'Thank you, O golden mother, / For giving me a life,' says Paul Durcan in this brilliant new collection, a poignant tribute to 'the first woman I ever knew'. Sheila MacBride came from a political family – her uncle John MacBride was executed in 1916 for his part in the Easter Uprising – but when Sheila married into the 'black, red-roaring, fighting Durcans of Mayo' she was obliged to give up a promising legal career. These poems commemorate his mother as Paul Durcan remembers her playing golf, reading Tolstoy, and initiating him in the magic of the cinema. He recalls her compassion and loyalty when he was committed to a mental hospital in adolescence and how she endured the ordeal of her old age.
Durcan also muses upon the beauty of Greek women and questions our need for newspapers and the new religion of golf. He is beguiled by a beggar woman, enraged by a young man picking his nose on the Dublin–Sligo commuter train, and gets into difficulty at the security gate of Dublin airport.
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The world is all the richer for this man’s verse - Irish Independent
Durcan’s voice speaks clearly on the page in poems of harrowing intimacy, politics and love - Carol Ann Duffy
Paul Durcan's Ireland is the one we inhabit. At times he is ready to celebrate the bizarre and the ordinary; at other times he is full of a surreal rage against both order and disorder - Times Literary Supplement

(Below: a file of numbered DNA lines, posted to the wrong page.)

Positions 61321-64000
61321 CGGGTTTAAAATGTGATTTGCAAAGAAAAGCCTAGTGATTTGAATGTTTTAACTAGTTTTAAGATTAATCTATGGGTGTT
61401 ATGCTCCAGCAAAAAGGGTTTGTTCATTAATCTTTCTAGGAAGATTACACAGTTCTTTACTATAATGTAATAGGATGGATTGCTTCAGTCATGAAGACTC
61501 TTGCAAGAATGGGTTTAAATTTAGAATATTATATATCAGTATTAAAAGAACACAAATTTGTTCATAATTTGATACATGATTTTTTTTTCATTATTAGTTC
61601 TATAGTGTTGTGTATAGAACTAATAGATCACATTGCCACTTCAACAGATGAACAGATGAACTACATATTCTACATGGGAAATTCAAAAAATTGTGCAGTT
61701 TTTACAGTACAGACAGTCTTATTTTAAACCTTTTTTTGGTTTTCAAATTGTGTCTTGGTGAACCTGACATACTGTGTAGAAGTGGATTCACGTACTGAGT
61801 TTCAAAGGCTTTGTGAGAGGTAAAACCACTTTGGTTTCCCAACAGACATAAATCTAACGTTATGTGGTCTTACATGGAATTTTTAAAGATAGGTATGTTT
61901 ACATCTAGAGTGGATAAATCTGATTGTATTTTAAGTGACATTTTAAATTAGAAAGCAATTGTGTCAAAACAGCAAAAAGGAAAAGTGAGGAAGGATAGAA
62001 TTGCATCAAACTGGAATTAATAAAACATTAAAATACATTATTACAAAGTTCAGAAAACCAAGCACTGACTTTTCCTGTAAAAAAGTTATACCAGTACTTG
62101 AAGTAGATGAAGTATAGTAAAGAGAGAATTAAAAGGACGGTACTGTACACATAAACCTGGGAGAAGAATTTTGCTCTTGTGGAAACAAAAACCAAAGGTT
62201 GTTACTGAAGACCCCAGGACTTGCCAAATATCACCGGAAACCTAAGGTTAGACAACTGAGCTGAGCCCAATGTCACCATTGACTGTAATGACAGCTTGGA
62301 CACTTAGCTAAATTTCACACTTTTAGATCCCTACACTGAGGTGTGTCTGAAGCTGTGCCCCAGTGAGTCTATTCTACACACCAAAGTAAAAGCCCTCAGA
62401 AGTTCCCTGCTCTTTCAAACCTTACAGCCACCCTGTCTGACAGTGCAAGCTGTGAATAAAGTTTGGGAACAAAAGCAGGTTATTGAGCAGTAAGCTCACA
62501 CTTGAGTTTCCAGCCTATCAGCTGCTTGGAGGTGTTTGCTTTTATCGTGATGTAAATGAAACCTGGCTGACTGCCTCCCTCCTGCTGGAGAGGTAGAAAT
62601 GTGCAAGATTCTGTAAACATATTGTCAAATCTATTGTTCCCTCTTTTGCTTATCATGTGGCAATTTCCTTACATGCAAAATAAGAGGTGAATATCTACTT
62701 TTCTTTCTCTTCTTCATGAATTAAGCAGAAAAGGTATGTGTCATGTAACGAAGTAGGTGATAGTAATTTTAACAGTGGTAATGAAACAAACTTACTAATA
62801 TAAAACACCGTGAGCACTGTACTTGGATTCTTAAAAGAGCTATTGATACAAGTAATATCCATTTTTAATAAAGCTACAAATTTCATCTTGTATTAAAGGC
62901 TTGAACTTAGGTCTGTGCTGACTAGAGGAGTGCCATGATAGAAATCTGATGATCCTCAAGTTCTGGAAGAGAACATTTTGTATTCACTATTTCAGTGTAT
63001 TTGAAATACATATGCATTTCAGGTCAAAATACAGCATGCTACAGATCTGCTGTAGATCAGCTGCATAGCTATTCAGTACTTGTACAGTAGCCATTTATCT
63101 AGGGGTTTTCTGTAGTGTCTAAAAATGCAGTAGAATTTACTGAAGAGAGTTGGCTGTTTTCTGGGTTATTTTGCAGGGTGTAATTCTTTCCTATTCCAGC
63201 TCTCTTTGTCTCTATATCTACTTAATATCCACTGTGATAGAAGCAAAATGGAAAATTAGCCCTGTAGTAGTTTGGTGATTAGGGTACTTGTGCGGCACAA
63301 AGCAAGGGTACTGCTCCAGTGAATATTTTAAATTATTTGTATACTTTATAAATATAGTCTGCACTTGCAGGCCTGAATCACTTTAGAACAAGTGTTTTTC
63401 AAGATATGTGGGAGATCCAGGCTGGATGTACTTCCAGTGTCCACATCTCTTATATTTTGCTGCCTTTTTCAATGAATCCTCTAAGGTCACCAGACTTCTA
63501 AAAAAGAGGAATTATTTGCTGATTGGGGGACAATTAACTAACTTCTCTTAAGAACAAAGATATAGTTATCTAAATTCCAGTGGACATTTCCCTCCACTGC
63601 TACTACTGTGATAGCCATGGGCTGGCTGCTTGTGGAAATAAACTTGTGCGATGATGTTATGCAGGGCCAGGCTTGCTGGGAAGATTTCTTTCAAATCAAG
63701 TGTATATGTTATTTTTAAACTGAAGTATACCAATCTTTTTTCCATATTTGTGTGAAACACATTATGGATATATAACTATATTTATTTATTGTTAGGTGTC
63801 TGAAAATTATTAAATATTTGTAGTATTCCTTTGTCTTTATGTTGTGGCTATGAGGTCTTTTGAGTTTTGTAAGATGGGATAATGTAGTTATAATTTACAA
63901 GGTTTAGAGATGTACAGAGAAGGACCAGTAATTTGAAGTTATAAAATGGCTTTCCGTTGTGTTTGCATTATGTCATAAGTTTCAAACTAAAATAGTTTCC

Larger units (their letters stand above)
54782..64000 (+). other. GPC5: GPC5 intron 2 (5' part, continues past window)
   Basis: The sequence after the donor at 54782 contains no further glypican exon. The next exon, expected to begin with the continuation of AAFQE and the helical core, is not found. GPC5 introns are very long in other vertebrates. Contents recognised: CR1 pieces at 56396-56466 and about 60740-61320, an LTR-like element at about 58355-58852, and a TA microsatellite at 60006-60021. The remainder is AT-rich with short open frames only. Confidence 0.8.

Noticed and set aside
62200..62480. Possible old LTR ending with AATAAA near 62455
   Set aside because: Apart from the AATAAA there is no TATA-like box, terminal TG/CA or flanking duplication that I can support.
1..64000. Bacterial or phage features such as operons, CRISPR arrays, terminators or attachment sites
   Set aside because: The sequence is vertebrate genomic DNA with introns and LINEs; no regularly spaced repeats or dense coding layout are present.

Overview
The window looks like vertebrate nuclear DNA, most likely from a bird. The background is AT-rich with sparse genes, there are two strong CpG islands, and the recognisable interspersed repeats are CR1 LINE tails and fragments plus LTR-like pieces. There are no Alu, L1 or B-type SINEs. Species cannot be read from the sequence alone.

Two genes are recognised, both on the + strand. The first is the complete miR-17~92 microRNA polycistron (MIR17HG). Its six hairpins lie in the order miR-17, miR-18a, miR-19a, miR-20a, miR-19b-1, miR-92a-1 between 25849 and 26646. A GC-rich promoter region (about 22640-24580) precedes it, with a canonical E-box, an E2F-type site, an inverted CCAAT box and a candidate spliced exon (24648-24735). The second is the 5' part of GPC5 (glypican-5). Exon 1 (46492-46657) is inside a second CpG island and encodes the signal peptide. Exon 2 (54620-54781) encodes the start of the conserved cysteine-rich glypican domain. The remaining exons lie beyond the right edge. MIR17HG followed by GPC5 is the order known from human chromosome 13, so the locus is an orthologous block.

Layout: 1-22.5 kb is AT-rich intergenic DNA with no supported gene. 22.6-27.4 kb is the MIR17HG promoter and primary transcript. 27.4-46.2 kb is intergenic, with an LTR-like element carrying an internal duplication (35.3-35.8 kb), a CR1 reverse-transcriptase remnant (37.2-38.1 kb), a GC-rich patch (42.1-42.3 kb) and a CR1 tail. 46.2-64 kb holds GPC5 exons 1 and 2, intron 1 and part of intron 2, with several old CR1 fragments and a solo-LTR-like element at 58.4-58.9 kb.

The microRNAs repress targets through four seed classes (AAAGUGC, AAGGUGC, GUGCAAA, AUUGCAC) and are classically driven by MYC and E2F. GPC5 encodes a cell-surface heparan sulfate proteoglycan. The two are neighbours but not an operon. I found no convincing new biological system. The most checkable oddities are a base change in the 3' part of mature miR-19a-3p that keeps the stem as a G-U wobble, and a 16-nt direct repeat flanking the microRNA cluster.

Risky, complex, full of compassion, Durcan's interrogations of storytelling itself, of the juxtapositions and confluences of personal history and political struggle, are a bristling tour de force - Independent
Durcan's importance as a writer, and his uniqueness, are still reassuringly evident - Guardian
Anyone who has attended one of his electrifying poetry readings and been reduced to hysteria (a common enough occurrence) can testify to the unique flavour of his work - Guardian
Paul Durcan was born in Dublin in 1944. His first book, Endsville (1967), has been followed by twenty-two others, including The Berlin Wall Café (a Poetry Book Society Choice in 1985), Daddy, Daddy (winner of the Whitbread Award for Poetry in 1990), Crazy About Women (1991), A Snail in My Prime: New and Selected Poems (1993), Give Me Your Hand (1994), Greetings to Our Friends in Brazil (1999), The Art of Life (2004), Life is a Dream: 40 Years Reading Poems 1967-2007 (2009), and Praise in Which I Live and Move and Have My Being (2012). In 2001 Paul Durcan received a Cholmondeley Award. He was Ireland Professor of Poetry from 2004 to 2007. He was conferred with a DLitt by Trinity College Dublin in 2009 and by University College Dublin in 2011. He is a member of Aosdána.